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Drone video shows devastation in Lafourche Parish after Hurricane Ida

Residents of the community just south of New Orleans may return home Tuesday, but for some, there might not be much to pick up.
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Drone footage captured the utter devastation left behind by Hurricane Ida in Lafourche Parish, just south of New Orleans, where evacuated residents were told they could return Tuesday, officials said.

They'll need to show proof of residency to pass through check points starting at noon CDT and then have to obey a 7 p.m.-to-6 a.m. curfew, Lafourche Parish announced.

While residents are being let back in, they might want to approach with caution.

"Please know there is no clean water access from Raceland to the South Lafourche area," the parish warned in a statement.

"There is no power in the parish, and it will not be restored for some time. Nearly all communication is down, including cellphone service parish-wide. Your home may be severely damaged and uninhabitable. We do not have access to food at this time due to the amount of damage to stores, so please bring all supplies you need to self-sustain while you are here."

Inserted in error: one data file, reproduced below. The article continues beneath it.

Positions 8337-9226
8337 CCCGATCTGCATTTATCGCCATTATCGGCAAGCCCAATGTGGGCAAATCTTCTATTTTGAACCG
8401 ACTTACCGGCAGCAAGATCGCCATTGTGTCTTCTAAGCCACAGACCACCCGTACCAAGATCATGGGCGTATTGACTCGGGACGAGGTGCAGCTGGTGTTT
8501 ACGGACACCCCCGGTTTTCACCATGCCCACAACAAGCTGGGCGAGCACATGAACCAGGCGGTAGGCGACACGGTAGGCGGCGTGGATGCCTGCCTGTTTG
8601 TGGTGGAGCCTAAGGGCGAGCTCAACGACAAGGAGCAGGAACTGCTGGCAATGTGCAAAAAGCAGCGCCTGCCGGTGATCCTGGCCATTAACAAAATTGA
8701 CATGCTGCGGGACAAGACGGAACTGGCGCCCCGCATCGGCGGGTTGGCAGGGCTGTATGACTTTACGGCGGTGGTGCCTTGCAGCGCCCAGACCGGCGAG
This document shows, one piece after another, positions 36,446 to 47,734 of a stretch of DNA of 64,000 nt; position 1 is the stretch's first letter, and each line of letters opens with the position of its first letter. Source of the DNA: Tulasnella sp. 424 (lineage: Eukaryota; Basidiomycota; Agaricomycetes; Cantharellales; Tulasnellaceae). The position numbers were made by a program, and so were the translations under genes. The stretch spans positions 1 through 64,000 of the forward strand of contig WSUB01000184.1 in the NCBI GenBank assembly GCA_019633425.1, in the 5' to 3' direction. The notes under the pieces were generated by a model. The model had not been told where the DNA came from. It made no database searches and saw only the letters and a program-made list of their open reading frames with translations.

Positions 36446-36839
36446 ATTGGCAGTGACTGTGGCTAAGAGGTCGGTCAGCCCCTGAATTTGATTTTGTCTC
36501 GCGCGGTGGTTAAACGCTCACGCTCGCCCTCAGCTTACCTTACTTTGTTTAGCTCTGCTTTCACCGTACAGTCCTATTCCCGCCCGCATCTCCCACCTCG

Returning locals might not recognize the homes and business they left behind before Ida roared through their community on Sunday.

Drone footage showed trees snapped like twigs, power poles bent at severe angles, washed out highways, submerged cars and even a power boat in the middle of the road.

And even some commercial structures — with roofs and support beams still standing — had their interiors completely gutted by the storm.

Ida made landfall as a Category 4 hurricane early Sunday afternoon with 150 mph winds. More than 1 million homes and businesses in Louisiana remained without power for a second day Tuesday.

Lafourche Parish President Archie Chaisson said water services are slowing coming back online but noted it "will be months before we get power back on to the deep southern part of" his community. He called Hurricane Ida a "catastrophic event."

"This was a parish-wide event and something that we're going to be reeling the effects from for some time," Chaisson told MSNBC's "Stephanie Ruhle Reports" on Tuesday.

Bianca Britton contributed.